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The news of the calamity in Turkey reached me right after I landed at the Baku airport in Azerbaijan on the night of the failed coup d’état. When I was leaving the airport, a friend messaged me asking, "What is happening in your country?” My first guess was another big terrorist attack – something similar to the one that rocked the Istanbul Airport recently. When I checked the online media in Turkey, I was shocked.
The main question remained: Who was behind the coup? Since its founding nearly a century ago, the Turkish Republic has heavily relied on the Armed Forces of the state. The county’s generals have imagined themselves as the ultimate arbiters of politics and protectors of the Republic. They intervened whenever they felt governments had become either too leftist or too Islamist. They have overthrown four Turkish governments since 1960, not to count two failed attempts and numerous unexecuted plans. The military has had particular contempt for Prime Minister Erdogan, but the latter managed to curtail the political power of the army in the last decade.1
In the wake of the failed coup there has been a flood of commentary and speculation on the players and purposes behind the action and its aftermath. Some commentators have argued that the organizers of the coup on July 15th were the remnants of the military’s old secular order. They explain the coup’s failing by the weakness of the army and its isolation from society. If this argument is true, then, on July 16th, Erdogan received a brilliant opportunity to purge the secularists in the army. Instead Erdogan and his government insist, since the first hours of the uprising that those who organized the coup are linked to an Islamic sect led by Fethullah Gülen, an influential cleric exiled in the U.S. Indeed, after the coup arrests and dismissals were made, but these were against Gülen supporters.2
Certain theories propose narratives of a simple and impromptu revolt, where in fact the coup was far from simple, and planned to unfold in three subsequent waves. The coup would attempt to, in the first wave, control Istanbul and Ankara, then spread it to other cities. The second wave was prevented by grounding coup jets.3 The third wave would have been the establishment of military control over the entire country. But not all army commanders supported the coup; the commander of the First Army in Istanbul supported and even protected Erdogan. The military jets loyal to the government bombed the apron of the military airbase which was controlled by the coup officers.
It is worth mentioning that Erdogan is not alone in his conclusion regarding Gülen’s involvement. Even secularist media and political parties that are staunch political rivals of Erdogan agree with him. The leadership of the army also point in the same direction. Now it is clear that most of the officers did not support the coup. The chain of command isolated the uprising minority within 24 hours. The masterminds behind the coup appear to be Gülenists, although there were some secularists involved in the uprising, too. In other words, the secular leadership of the army assisted in the suppression of the coup against Erdogan. Why did the secularist army support the Islamist Erdogan against such a coup? And why do Erdogan and the army in unison blame a Muslim sect for the coup?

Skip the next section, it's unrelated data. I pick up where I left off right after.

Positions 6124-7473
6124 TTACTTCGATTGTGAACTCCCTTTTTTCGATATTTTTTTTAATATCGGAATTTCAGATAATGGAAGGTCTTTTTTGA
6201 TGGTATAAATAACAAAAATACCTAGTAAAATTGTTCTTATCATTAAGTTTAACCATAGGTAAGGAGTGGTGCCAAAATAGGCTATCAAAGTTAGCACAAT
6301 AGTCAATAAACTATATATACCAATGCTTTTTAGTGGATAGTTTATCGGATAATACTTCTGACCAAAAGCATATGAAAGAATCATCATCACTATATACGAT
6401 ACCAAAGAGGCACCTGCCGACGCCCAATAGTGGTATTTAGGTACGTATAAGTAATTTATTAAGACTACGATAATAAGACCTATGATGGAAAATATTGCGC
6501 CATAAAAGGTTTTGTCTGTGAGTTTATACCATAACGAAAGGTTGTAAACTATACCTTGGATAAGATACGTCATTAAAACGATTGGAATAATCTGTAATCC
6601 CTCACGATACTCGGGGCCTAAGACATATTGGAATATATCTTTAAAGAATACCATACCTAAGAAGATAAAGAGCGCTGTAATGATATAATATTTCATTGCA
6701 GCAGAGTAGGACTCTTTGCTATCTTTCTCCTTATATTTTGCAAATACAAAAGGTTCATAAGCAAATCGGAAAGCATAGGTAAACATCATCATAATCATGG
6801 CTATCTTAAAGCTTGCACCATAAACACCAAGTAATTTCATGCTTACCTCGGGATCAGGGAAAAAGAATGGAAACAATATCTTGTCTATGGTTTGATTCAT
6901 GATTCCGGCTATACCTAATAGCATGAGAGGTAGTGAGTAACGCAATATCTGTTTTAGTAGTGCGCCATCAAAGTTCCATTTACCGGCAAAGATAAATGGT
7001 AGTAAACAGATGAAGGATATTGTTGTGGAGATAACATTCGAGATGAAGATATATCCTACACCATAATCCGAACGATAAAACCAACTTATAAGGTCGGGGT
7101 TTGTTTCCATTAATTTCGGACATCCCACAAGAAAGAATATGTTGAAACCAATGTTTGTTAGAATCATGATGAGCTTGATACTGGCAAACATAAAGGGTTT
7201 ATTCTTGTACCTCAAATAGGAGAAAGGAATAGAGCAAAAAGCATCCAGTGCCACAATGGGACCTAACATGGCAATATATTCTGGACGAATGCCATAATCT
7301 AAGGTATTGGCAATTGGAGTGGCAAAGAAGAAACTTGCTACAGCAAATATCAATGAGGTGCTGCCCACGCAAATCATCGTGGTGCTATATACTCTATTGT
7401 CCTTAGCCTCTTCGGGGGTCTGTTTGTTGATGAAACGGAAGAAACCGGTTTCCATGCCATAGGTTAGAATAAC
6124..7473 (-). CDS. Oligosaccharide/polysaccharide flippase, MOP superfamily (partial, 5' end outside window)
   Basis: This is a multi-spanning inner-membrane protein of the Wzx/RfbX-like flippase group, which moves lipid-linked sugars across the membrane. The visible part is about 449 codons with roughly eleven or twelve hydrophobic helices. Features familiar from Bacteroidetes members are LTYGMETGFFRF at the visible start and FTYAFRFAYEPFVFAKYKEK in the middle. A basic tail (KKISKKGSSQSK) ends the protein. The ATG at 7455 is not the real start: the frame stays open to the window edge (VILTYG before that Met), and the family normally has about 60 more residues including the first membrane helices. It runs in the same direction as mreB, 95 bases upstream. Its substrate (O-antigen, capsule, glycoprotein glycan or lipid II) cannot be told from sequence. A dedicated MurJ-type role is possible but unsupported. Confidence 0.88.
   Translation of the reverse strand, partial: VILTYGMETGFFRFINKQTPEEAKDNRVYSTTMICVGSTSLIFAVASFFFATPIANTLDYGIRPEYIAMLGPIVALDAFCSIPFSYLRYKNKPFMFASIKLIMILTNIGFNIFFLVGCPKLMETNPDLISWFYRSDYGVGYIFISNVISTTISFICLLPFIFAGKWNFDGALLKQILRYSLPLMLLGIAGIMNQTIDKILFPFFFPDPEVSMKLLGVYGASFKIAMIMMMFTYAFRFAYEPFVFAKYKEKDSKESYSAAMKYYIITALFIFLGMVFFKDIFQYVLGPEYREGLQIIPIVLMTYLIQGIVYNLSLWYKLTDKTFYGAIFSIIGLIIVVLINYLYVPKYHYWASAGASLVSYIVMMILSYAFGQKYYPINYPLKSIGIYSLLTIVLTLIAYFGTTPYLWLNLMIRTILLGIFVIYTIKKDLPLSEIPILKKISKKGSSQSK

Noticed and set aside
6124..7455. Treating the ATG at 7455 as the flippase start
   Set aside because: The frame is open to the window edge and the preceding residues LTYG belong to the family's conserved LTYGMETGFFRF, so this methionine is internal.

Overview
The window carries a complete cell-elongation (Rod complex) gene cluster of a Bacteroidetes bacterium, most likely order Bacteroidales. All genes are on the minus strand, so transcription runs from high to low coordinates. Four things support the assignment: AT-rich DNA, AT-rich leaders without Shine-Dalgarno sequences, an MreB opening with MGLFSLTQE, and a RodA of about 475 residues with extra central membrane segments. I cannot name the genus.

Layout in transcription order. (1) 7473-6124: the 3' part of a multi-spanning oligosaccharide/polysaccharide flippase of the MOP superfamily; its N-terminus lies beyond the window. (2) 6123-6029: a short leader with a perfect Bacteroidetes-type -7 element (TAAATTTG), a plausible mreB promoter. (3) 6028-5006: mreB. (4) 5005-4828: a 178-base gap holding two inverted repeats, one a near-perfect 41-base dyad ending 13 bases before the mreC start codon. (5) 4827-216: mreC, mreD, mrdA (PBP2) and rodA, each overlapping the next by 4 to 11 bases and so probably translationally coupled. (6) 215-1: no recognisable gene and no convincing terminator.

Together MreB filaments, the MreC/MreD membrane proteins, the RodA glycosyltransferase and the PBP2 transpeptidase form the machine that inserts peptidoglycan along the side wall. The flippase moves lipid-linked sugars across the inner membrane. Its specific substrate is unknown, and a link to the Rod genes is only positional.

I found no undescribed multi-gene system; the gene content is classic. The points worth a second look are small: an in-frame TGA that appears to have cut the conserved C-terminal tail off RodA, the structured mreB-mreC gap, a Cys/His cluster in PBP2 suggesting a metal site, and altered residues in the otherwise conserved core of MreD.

It may sound paradoxical but there seems to be a tacit agreement between Erdogan and the traditional establishment, including the army leadership, which goes beyond the unity against the July 15th coup. From the first days of his premiership and now as President, Erdogan and his team have had a revisionist agenda. They wanted to alter the pillars of the Republic, from the education system to the principles of the foreign policy. While they managed to realize their agenda to a certain degree, they faced multiple problems at home and abroad.
The revisionist foreign policy caused catastrophic results. Since 2011, all four pillars of the country’s national security — relations with the Middle East, Russia, the U.S. and the EU — have deteriorated. Turkey’s key relationship with its NATO ally, the U.S., has been damaged by arguments over Syria. Instead of pursuing a revisionist agenda, the Turkish foreign policy has thus been slowly retreating to its previous “default settings.” Erdogan rapidly altered the foreign policy by ending the conflict with Russia that emerged from the civil war in Syria and Russia’s reckless jet operation at the Turkish border. The government also reached an agreement with Israel over the conflict that lasted seven years. The same government that previously promoted stronger relations with the Middle East is now building a concrete wall at the Syrian border and is distancing itself from the groups fighting against Assad.
Yet the revisionist policies of Erdogan could not solve the most important domestic issue: the rising Kurdish nationalism and the terror attacks conducted by a Kurdish separatist organization (PKK). Many thought that a revision of the official line on the Kurdish issue could have solved the problem. Initially, a promising ceasefire was achieved. However, clashes between the PKK and the Turkish forces have rapidly intensified since 2015. The changing power balance in the region was the main cause of the clashes. Following the examples in Syria and Iraq, the PKK’s aim has been autonomy for Kurds in Turkey by provoking a civil war. In reply, Erdogan threw his full support behind security forces that fought against Kurdish separatists.
Erdogan also lost his former political allies. First, the Turkish liberals stopped supporting him after the Gezi Park protests in 2013. After that Erdogan had a dramatic falling out with Fethullah Gülen and his religious sect. The origins of Gülen and his sect are rooted in the centuries-old Sufi order. Historically, Sufi orders never claimed political power or confronted the state in Turkey. However, Gülen, who started recruiting his followers as early as the 1960s, turned the Sufi order he inherited into a social organization. He focused on promoting his followers in bureaucracy and opened schools to educate public servants loyal to his movement. For years, he was one of Erdogan’s closest allies, helping him in his rise to power. In exchange, Gülen’s followers over the years quietly assumed positions within many Turkish institutions, particularly in courts and police.